Spanish & Portuguese

Spanish & Portuguese

Spanish | Portuguese

Spanish and Portuguese are both Iberian Romance languages that developed on the Iberian Peninsula, an area consisting primarily of present-day Spain, Portugal and Andorra.

Latin was introduced to Iberia in 210 BCE when ancient Rome invaded the peninsula. As the Iberians adopted Latin, the language absorbed influences from their indigenous languages such as Celtiberian and Basque. Over time, the spoken language developed into a "Vulgar Latin" that followed the basic models of Latin but borrowed words from the other languages. Even after the Visigoth invasions started during the 400s, Latin remained the official language of government and culture. However, the Germanic migrations broke the linguistic uniformity of Iberia. Along the west coast in Lusitania—the area that would become Portugal—the spoken dialect adopted many new words used by the Germanic tribes.

Beginning in 711 when Moors from Northern Africa conquered the region, Arabic became the official language of the peninsula. During the succeeding centuries, however, Christian kingdoms to the north gradually reclaimed Moorish Spain, taking the country back linguistically as well as politically, militarily and culturally. As the Christians moved South, their dialects became dominant. One in particular that originated in central-northern Iberia during the 9th century gradually spread into Southern and Eastern regions. This dialect—Castilian—gathered a sizable lexical influence from Arabic, especially in the later Medieval period.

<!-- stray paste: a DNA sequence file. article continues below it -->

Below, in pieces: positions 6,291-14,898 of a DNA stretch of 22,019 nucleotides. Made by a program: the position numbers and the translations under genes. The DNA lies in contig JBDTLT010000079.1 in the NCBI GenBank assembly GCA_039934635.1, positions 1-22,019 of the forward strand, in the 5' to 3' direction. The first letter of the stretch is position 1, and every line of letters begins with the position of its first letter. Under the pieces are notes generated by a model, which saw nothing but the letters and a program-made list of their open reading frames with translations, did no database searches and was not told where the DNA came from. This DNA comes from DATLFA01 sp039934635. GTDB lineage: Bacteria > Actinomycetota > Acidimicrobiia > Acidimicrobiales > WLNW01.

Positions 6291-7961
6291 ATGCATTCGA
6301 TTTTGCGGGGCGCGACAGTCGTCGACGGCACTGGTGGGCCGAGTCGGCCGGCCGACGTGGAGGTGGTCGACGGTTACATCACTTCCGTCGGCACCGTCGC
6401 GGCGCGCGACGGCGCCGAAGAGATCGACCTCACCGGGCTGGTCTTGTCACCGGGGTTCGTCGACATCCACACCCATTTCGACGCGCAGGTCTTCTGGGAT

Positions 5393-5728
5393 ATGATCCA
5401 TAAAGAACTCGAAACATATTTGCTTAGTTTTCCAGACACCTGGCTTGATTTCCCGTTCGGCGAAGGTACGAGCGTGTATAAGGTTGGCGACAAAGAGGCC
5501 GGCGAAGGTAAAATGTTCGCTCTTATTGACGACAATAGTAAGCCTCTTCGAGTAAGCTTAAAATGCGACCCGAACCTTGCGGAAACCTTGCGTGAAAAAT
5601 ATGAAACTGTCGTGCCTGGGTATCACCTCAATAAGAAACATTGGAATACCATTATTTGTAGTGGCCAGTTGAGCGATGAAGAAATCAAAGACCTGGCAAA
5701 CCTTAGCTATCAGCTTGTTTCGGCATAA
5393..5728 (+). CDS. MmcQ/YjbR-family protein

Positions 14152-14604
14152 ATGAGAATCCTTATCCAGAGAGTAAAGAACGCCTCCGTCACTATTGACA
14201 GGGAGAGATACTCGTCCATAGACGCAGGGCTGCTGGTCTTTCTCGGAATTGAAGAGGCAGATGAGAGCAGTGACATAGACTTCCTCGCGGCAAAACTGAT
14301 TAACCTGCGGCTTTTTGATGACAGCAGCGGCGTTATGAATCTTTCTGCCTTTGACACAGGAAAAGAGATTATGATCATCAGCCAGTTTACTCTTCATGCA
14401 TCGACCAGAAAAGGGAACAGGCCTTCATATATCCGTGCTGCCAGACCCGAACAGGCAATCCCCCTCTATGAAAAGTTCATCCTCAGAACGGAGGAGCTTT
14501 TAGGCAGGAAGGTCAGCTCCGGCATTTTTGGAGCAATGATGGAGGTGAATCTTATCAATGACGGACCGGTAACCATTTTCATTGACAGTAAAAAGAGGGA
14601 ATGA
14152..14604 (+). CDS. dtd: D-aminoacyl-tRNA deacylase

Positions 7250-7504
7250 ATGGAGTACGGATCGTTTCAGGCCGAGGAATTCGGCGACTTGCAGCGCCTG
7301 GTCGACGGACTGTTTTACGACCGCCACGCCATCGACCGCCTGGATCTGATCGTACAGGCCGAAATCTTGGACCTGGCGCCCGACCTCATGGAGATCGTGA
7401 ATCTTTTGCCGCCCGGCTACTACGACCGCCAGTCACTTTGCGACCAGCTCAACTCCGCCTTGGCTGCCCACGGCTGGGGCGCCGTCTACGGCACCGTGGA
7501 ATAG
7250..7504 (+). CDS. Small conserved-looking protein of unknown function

A victory over the Moors in 1139 is traditionally regarded as when the independent Kingdom of Portugal was formed. By the time the Moors were completely expelled in 1249, that region's dialect had become the Portuguese language.

The creation of a standardized Spanish language based on the Castilian dialect began in the 1200s under King Alfonso X. Scholars in his court wrote original works and translated histories, chronicles and scientific, legal and literary works from Latin, Greek and Arabic. Indeed, this translation effort was a major vehicle for the dissemination of knowledge through Western Europe that laid the groundwork for the Renaissance.